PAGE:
Resources for Detecting Plagiarism & Artificial Intelligence (AI)

A specifically designed Drop Box can be placed in any Brightspace course for students to submit their papers. An Originality Report will be generated for each submission, the result of comparison between the text of the submission against the search targets including billions of pages of active and archived Internet information, a repository of works previously submitted to Turnitin, and a repository of tens of thousands of periodicals, journals, and publications. The sources for the latter include AcademicOne File, Emerald, ABC-Clio, Sage e-Reference, and CrossRef.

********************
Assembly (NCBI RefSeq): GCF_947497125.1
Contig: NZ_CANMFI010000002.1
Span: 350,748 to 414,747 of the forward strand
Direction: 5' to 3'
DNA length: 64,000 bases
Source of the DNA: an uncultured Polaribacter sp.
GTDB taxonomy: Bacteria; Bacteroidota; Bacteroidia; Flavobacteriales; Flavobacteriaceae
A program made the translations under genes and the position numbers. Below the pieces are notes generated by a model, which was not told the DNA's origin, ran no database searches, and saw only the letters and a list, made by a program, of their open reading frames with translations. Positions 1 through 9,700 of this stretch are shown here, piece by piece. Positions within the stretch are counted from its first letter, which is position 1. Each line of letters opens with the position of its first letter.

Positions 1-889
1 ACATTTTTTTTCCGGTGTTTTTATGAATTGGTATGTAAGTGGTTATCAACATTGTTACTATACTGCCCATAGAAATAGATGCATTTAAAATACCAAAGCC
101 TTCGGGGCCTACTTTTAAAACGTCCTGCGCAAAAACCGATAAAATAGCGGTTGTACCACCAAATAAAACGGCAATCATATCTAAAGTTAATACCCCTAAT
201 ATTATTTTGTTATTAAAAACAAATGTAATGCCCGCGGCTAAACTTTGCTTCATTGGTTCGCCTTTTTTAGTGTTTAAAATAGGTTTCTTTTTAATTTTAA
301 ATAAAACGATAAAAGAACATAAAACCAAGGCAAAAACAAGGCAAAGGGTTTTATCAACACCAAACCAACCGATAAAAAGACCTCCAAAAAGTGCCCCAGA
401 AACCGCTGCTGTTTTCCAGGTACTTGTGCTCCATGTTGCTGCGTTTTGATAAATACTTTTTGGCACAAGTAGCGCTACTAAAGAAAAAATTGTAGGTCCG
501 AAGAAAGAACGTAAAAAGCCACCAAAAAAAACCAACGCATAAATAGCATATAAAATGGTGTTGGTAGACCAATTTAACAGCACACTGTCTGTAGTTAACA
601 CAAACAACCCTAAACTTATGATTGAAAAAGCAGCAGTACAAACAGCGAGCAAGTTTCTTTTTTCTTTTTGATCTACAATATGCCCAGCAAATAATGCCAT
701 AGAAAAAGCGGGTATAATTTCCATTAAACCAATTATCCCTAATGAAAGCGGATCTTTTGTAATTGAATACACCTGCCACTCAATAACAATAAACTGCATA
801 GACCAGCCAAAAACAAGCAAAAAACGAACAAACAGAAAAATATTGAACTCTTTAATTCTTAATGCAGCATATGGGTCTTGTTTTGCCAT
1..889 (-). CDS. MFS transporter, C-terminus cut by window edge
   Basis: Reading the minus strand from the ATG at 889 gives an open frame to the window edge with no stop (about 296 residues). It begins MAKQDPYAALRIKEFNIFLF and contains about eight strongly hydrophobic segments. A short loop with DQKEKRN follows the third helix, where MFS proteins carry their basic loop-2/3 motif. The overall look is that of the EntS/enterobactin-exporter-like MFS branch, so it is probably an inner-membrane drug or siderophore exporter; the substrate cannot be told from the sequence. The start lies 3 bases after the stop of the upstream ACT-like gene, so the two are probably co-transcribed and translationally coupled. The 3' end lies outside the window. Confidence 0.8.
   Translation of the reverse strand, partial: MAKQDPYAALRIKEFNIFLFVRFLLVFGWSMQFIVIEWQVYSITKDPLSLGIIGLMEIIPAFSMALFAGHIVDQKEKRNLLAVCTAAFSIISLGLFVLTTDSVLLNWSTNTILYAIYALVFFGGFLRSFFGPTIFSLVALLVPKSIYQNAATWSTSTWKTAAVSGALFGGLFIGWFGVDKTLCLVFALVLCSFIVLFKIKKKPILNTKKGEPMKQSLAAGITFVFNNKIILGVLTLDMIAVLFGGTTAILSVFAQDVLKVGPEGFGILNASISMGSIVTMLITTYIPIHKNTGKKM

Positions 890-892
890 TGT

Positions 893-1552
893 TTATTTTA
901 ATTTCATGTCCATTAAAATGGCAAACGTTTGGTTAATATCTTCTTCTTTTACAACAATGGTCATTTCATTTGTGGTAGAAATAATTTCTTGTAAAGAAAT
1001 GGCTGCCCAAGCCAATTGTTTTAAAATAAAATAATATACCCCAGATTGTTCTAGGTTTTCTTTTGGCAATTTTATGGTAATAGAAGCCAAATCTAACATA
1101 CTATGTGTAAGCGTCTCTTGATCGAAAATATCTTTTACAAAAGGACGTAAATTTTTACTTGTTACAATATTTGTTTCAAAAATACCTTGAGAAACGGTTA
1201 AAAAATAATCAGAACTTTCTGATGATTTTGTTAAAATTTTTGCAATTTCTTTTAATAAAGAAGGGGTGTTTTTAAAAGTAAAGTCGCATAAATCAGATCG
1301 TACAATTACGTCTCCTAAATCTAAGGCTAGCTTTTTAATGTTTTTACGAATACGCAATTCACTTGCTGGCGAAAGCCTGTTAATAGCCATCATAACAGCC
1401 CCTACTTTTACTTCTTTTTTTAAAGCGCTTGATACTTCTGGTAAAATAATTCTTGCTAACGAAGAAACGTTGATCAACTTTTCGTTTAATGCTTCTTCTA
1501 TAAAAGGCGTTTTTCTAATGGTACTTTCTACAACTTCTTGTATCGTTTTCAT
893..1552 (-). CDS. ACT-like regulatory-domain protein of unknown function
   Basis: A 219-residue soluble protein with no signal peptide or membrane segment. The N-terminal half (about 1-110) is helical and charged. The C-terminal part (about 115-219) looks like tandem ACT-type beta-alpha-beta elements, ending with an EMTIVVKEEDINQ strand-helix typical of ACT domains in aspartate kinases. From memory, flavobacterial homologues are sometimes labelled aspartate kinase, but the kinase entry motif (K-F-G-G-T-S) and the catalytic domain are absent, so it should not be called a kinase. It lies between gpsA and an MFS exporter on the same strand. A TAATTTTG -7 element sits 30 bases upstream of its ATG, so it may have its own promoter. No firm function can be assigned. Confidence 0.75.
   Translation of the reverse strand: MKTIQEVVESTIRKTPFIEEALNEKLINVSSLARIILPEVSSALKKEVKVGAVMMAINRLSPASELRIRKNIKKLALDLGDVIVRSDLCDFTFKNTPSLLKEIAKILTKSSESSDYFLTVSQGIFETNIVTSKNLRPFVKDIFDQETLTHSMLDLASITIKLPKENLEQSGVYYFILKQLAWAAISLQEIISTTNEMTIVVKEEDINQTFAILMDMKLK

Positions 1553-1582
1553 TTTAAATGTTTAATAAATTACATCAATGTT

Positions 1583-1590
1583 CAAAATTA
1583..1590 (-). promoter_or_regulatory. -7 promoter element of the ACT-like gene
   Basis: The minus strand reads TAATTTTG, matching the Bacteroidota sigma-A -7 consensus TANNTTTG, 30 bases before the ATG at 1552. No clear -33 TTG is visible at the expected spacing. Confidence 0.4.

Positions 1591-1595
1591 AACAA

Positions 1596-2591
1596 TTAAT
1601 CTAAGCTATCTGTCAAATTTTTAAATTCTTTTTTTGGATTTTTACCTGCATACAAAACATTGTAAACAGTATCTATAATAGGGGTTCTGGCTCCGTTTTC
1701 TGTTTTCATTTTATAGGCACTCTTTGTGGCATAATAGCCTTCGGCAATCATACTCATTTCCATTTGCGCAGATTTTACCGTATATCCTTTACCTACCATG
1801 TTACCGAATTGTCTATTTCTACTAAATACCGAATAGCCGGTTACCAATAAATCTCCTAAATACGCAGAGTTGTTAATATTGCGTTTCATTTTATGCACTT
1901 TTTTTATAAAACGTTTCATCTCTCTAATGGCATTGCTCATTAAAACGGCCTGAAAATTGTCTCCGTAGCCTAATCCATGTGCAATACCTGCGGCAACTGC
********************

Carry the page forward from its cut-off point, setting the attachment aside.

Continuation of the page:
Many faculty members are currently using it as a help in editing papers. Faculty are registering their classes, setting up assignments and giving students time to submit drafts of their papers. Students then have an opportunity to redo their papers before submitting them to their professors at the final due date. This is a powerful demonstration to students that faculty do indeed care about the quality of their papers and the students' credibility.

Faculty may submit single individual papers to Turnitin without using a Brightspace interface.  For further assistance with Turnitin, please contact Brian Snapp at 570-941-4040 or Aileen McHale at 570-941-4365.

Turnitin Enabled Dropbox Quickstart

For more information about Turnitin, go to their Web site: